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Braille ale

BRAND new Braille Ale is set to bring beer and cheer to visually impaired pint pundits.
Lake District micro producers Bowness Bay Brewing has gone for taste and smell in its latest specialty, which comes with raised dot labels and widespread appeal.
Co-owner Ronnie Mullin, 60, explained his brainchild Braille brew was being launched at Westmorland Beer and Cider Festival in Kendal on October 9.
He added: “As this year’s event is supporting South Lakeland-based charity Sight Advice we decided to enter into the spirit of things by producing a new wheat beer with some very different features.
“Not only will visually impaired people be able to find out what’s on the label, they’ll be tempted by some very exciting tastes and smells.
“We’ve used German and Czech Tettnanger and Saaz hops, with bitter orange peel from the Venezuelan island of Curacao, fresh ginger and crushed coriander seeds. “This is all about flavours and aromas, obviously not how the beer looks. The end product is a very interesting ale, now enjoying some fantastic early reviews.”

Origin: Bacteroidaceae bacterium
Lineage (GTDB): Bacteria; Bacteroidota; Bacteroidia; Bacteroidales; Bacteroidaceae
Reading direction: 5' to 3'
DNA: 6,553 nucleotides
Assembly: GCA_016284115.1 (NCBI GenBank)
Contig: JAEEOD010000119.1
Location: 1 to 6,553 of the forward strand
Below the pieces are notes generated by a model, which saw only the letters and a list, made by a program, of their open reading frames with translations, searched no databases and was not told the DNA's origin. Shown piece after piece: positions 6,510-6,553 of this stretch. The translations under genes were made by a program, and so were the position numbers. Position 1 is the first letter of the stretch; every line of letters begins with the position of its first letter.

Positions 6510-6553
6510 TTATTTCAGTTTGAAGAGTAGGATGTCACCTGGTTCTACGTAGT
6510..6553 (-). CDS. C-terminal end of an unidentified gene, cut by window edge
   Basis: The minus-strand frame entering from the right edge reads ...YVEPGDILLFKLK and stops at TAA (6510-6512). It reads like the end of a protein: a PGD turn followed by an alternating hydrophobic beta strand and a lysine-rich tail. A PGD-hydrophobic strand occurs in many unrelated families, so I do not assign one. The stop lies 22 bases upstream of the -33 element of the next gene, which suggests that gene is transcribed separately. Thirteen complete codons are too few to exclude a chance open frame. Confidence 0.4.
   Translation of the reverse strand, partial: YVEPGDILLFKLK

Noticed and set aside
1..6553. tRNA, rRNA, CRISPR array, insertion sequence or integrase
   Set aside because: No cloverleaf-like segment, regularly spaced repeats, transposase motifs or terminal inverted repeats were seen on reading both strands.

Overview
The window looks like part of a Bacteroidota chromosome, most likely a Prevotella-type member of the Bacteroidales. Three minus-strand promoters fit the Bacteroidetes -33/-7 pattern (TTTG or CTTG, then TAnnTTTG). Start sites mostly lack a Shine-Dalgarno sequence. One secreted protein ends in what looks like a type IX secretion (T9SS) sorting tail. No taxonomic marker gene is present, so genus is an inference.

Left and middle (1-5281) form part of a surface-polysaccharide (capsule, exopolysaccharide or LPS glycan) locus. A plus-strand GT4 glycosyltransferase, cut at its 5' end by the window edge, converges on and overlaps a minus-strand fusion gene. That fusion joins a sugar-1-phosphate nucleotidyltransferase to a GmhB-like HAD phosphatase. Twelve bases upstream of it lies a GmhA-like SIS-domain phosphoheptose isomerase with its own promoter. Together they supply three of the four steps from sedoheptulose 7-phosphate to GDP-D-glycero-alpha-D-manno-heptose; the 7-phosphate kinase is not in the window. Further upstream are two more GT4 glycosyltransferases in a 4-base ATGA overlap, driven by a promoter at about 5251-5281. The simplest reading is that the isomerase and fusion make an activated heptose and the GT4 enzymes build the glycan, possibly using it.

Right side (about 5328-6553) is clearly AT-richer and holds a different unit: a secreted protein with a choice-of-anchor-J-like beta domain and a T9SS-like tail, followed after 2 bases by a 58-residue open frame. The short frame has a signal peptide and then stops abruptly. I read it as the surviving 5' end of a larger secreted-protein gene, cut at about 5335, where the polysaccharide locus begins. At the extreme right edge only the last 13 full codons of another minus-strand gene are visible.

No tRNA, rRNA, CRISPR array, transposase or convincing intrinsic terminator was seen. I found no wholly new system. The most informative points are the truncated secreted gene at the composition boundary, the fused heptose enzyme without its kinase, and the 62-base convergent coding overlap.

Kendal-based Derek Kingwell, 55, who is blind in one eye and only has 13 per cent sight in the other, said Braille Ale was a brilliant concept and totally delicious product.
“It’s unlike any other wheat beer I’ve ever tasted,” he added. “Gently spiced, hoppy wheat aromas lead to hints of coriander, refreshing ginger spice flavours and a smoky, wheaty finish – it’s perfect!
His guidedog, Uska, likes a tipple himself, but Derek says he wasn’t up for sharing his pint of Braille.
“This is going to be a big hit with connoisseurs of seriously good beer.
Bowness Bay Brewing currently produces six beers. Ronnie and co-owner/headbrewer, Richard Husbands, 42, say they were delighted to make the festival beer for Westmorland’s 20th event.



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